2. sample Pearson correlation coefficient between the resulting M and A values at the common peak regions is 0 (A values refer to average signal intensities across the two samples).

This procedure is for normalizing a pair of ChIP-seq samples. It can be extended to normalization of any number of samples so that the normalized signal intensities are comparable across all of them. For more information regarding the normalization method implemented in MAnorm2, type the following code in an R session after installing it:


Differential and Hypervariable Analyses

MAnorm2 designs a self-contained system of utility functions for calling differential ChIP-seq signals between two or more biological conditions, each with or without replicate samples. It also implements a method named HyperChIP for calling hypervariable ChIP-seq signals across samples. To be noted, the framework implemented in MAnorm2 for differential and hypervariable analyses requires the input signal intensities to have been normalized but is independent of the specific normalization method. This means that any normalization and/or bias correction tools could be adapted to MAnorm2, as long as the resulting signal measurements are suited to be modeled by normal distribution. For example, for highly regular samples, you might want to perform the normalization based on their size factors (refer to the normalizeBySizeFactors function in MAnorm2 for details).

Technically, MAnorm2 has implemented an S3 class named “bioCond” for grouping ChIP-seq samples belonging to the same biological condition, and it has devised a number of functions for handling objects of this class. Taking advantage of these functions, you can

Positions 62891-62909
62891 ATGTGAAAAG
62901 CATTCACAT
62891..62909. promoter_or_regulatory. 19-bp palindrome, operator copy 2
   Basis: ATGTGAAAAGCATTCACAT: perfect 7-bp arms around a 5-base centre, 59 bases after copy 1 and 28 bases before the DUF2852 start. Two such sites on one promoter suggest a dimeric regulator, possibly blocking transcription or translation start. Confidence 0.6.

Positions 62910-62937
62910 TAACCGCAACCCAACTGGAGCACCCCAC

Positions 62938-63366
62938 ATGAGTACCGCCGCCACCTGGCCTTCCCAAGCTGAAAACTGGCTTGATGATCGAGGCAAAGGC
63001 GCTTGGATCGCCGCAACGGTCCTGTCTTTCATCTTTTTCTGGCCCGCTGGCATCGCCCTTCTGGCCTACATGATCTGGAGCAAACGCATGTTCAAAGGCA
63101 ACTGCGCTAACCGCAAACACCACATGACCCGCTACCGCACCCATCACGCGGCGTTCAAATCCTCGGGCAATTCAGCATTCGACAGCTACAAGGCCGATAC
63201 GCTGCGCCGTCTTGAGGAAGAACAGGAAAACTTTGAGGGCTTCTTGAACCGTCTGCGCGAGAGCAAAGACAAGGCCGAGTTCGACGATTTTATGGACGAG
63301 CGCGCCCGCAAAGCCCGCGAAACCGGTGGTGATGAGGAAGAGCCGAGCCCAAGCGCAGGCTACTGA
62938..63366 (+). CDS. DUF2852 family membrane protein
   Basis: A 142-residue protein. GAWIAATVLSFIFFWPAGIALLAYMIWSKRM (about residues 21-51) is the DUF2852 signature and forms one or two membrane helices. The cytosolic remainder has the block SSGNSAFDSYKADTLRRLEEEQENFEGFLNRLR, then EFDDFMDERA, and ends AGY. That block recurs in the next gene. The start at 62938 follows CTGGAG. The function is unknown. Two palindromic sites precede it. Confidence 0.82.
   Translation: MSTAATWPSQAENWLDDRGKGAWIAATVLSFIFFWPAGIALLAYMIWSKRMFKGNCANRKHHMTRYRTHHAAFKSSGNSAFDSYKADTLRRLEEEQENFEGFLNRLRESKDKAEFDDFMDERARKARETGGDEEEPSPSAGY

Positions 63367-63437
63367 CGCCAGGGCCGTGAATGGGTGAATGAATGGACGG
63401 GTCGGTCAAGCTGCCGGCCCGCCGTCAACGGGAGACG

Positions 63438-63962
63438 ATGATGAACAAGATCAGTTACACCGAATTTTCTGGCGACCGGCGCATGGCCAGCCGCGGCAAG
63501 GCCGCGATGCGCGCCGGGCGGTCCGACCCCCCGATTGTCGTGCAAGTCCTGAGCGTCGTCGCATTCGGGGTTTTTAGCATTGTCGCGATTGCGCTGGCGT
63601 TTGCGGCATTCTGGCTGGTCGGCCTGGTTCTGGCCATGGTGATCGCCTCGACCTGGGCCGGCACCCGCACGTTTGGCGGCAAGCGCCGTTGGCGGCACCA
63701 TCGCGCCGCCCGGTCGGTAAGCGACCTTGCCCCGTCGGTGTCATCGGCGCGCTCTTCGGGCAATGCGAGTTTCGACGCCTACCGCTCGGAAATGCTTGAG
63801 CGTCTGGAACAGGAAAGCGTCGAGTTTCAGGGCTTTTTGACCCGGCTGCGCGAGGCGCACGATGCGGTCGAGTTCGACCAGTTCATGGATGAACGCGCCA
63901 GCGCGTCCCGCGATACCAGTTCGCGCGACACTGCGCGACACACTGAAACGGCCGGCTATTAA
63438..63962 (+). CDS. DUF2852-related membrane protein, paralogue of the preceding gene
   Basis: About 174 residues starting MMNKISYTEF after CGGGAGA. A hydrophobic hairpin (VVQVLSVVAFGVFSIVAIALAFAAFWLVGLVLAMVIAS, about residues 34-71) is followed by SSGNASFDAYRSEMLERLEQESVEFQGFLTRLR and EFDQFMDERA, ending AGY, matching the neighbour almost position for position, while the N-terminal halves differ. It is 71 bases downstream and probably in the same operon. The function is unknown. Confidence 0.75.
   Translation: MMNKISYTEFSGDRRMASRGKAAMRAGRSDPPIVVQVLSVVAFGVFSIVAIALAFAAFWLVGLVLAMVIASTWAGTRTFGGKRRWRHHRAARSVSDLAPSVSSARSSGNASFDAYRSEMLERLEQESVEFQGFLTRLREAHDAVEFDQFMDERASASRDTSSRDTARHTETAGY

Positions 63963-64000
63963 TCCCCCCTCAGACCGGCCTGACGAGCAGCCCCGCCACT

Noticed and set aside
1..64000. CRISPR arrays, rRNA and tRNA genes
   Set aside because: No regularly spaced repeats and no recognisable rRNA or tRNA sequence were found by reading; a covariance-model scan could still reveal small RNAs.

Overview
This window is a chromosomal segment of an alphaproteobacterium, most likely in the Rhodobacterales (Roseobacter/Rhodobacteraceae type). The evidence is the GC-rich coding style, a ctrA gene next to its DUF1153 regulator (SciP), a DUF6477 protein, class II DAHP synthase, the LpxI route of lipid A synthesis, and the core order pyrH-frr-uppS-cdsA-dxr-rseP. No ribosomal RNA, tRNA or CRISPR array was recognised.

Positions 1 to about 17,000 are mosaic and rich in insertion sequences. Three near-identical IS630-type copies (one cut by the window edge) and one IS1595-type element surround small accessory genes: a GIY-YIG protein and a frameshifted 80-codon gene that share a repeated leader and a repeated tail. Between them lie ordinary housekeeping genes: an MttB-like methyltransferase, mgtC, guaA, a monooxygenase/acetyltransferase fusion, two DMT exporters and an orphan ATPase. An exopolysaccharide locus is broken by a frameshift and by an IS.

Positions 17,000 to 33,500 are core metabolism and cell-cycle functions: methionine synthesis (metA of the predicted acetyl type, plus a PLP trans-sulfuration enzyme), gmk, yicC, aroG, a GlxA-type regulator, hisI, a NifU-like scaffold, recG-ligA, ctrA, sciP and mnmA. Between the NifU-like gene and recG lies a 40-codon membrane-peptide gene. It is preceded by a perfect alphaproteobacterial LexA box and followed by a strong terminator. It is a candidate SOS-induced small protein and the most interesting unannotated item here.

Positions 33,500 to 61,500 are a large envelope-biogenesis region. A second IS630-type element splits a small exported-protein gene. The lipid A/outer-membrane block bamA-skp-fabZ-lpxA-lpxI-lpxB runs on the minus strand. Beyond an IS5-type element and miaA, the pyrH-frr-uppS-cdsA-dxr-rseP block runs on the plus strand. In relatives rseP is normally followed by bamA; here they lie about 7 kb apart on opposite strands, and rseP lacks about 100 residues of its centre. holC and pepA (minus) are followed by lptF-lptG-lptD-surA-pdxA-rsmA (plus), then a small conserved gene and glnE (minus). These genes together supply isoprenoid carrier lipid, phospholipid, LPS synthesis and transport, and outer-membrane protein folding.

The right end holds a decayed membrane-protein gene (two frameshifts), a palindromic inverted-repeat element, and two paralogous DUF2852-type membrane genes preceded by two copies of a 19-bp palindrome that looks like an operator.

1. call genomic intervals with differential ChIP-seq signals between two or more bioConds;
  2. call genomic intervals with hypervariable ChIP-seq signals across multiple samples or bioConds;
  3. perform hierarchical clustering on a set of ChIP-seq samples or bioConds by measuring the distance (i.e., dissimilarity) between each pair of them.

Note that, for the samples grouped into a bioCond, MAnorm2 models the relationship between observed mean signal intensities at individual intervals and the associated (observed) variances. In practice, this modeling strategy could compensate for the lack of sufficient replicates for deriving accurate variance estimates for individual intervals. And each of the above analyses takes advantage of the modeling of mean-variance trend to improve variance estimation.

For an overview of the interface functions provided by MAnorm2, type the following code in an R session after installing it:



To cite the MAnorm2 package in publications, please use

Tu, S., et al., MAnorm2 for quantitatively comparing groups of ChIP-seq samples. Genome Res, 2021. 31(1): p. 131-145.

If you have performed MA normalization with a pseudo-reference profile as baseline, or have employed a Winsorization-based robust parameter estimation framework, or have performed a hypervariable analysis, please cite additionally

Chen, H., et al., HyperChIP: identification of hypervariable signals across ChIP-seq or ATAC-seq samples. Genome Biol, 2022. 23(1): p. 62.